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   Chapter 2 No.2

Public School Domestic Science By Adelaide Hoodless Characters: 5616

Updated: 2017-11-30 00:04

Food Classification.

The following are familiar examples of compounds of each of the four principal classes of nutrients:



Albuminoids, e.g., albumen of eggs; myosin, the basis of muscle (lean meat); the albuminoids which make up the gluten of wheat, etc.

Gelatinoids, constituents of connective tissue which yield gelatin and allied substances, e.g., collagen of tendon; ossein of bone.

"Nitrogenous extractives" of flesh, i.e., of meats and fish. These include kreatin and allied compounds, and are the chief ingredients of beef tea and most meat extracts. Amids: this term is frequently applied to the nitrogenous non-albuminoid compounds of vegetable foods and feeding stuffs, among which are amido acids, such as aspartic acid and asparagin. Some of them are more or less allied in chemical constitution to the nitrogenous extractives of flesh.


Fat of meat: fat of milk; oil of corn, wheat, etc. The ingredients of the "ether extract" of animal and vegetable foods and feeding stuffs, which it is customary to group together roughly as fats, include, with the true fats, various other substances, as lecithians, and chlorophylls.

Carbohydrates, sugars, starches, celluloses, gums, woody fibre, etc.

Mineral matter.

Potassium, sodium, calcium and magnesium chlorids, sulphates and phosphates. (Atwater).

The terms (a) "nitrogenous" and (b) "carbonaceous" are frequently used to designate the two distinct classes of food, viz.: (a) the tissue builders and flesh formers; (b) fuel and force producers.

Each of these classes contains food material derived from both the animal and vegetable kingdom, although the majority of the animal substances belong to the nitrogenous, and the majority of the vegetable substances to the carbonaceous group.

Therefore, for practical purposes, we will confine ourselves to the more general terms used in Atwater's table.

Uses of Food.

First, food is used to form the materials of the body and repair its waste; second, to yield energy in the form of (1) heat to keep the body warm, (2) to provide muscular and other power for the work it has to do. In forming the tissues and fluids of the body the food serves for building and repair. In yielding energy, it serves as fuel for heat and power. The principal tissue formers are the albuminoids; these form the frame-work of the body. They build and repair the nitrogenous materials, as those of muscle, tendon and bone, and supply the albuminoids of blood, milk and other fluids. The chief fuel ingredients of food are the carbohydrates and fats. These are either consumed in the body or are stored as fat to be used as occasion demands.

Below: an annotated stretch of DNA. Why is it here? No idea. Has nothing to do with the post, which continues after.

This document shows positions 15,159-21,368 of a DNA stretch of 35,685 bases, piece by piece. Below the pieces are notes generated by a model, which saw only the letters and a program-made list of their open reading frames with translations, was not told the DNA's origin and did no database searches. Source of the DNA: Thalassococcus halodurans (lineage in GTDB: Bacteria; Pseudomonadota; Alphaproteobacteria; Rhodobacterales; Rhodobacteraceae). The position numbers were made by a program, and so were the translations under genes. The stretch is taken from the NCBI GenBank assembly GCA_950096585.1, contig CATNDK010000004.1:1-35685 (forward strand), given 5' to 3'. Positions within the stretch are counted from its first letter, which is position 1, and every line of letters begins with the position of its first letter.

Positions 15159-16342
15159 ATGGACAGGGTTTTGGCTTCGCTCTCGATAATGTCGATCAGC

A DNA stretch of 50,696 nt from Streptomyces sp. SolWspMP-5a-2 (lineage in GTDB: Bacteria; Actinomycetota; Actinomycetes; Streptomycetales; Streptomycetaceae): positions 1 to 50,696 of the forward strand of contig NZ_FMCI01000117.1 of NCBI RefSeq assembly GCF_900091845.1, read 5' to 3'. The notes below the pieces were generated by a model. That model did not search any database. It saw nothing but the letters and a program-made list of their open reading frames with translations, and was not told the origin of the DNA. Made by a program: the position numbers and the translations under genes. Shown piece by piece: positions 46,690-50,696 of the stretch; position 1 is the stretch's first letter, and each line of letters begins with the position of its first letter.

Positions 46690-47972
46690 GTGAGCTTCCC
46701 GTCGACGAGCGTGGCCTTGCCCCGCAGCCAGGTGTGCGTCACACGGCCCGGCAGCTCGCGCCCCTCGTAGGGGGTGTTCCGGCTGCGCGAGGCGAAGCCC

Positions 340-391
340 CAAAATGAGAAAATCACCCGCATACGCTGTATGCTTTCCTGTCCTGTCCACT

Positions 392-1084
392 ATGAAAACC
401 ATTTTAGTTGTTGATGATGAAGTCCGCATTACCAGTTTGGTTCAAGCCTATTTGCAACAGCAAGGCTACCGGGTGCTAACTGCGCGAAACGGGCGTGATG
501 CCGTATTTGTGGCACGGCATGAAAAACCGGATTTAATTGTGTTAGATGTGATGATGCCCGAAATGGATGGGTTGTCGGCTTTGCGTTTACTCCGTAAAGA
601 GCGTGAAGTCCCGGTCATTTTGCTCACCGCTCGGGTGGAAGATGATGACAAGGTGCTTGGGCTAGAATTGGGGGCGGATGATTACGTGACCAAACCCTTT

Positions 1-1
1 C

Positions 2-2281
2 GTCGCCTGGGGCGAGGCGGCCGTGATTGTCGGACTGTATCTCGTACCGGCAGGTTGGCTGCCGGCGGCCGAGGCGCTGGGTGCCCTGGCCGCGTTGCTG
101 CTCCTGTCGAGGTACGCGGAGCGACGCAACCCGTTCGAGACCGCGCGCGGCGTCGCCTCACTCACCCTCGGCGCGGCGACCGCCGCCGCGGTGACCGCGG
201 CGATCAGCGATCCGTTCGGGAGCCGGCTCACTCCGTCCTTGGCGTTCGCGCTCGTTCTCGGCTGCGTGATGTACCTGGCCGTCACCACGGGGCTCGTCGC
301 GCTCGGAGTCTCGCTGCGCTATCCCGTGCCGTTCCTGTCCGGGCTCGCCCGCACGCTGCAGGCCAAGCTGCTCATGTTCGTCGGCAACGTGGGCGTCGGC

By referring to a preceding chapter we find that water composes three-fifths of the entire body.

The elasticity of muscles, cartilage, tendons, and even of bones is due in great part to the water which these tissues contain. The amount of water required by a healthy man in twenty-four hours (children in proportion) is on the average between 50 and 60 ounces, beside about 25 ounces taken as an ingredient of solid food, thus making a total of from 75 to 85 ounces. One of the most universal dietetic failings is neglect to take enough water into the system. Dr. Gilman Thompson gives the following uses of water in the body:-

(1) It enters into the chemical composition of the tissues; (2) it forms the chief ingredient of all the fluids of the body and maintains their proper degree of dilution; (3) by moistening various surfaces of the body, such as the mucous and serous membranes, it prevents friction and the uncomfortable symptoms which might result from drying; (4) it furnishes in the blood and lymph a fluid medium by which food may be taken to remote parts of the body and the waste matter removed, thus promoting rapid tissue changes; (5) it serves as a distributer of body heat; (6) it regulates the body temperature by the physical processes of absorption and evaporation.

Salts (Mineral Matter).-Use of Salts in Food.

(1) To regulate the specific gravity of the blood and other fluids of the body; (2) to preserve the tissues from disorganization and putrefaction; (3) to enter into the composition of the teeth and bones. These are only a few of the uses of salts in the body, but are sufficient for our purpose. Fruits and nuts contain the least quantity of salts, meat ranks next, then vegetables and pulses, cereals contain most of all (Chambers). Sodium chloride (common salt) is the most important and valuable salt. It must not however be used in excess. Potassium salts rank next in importance.[4] Calcium, phosphorus, sulphur and iron are included in this class.

The quantity of salts or mineral matter contained in some important articles of vegetable and animal food is shown in this table (Church):

Mineral Matter in 1,000 lbs. of 14 Vegetable Products.


Apples 4

Rice 5

Wheaten flour 7

Turnips 8

Potatoes 10

Barley 11

Cabbage 12

Bread 12

Watercress 13

Maize 20

Oatmeal 21

Peas 30

Cocoa nibs 36

Wheaten bran 60

Mineral Matter in 1,000 lbs. of 8 Animal Products.


Fat Pork 5

Cow's milk 7

Eggs (without shells) 13

Lean of mutton 17

Flesh of common fowl 16

Bacon 44

Gloucester cheese 49

Salted herrings 158

"In most seeds and fruits there is much phosphate in the mineral matter, and in most green vegetables much potash. One important kind of mineral matter alone is deficient in vegetable food, and that is common salt."


[4] See Vegetables, Chap. VII.

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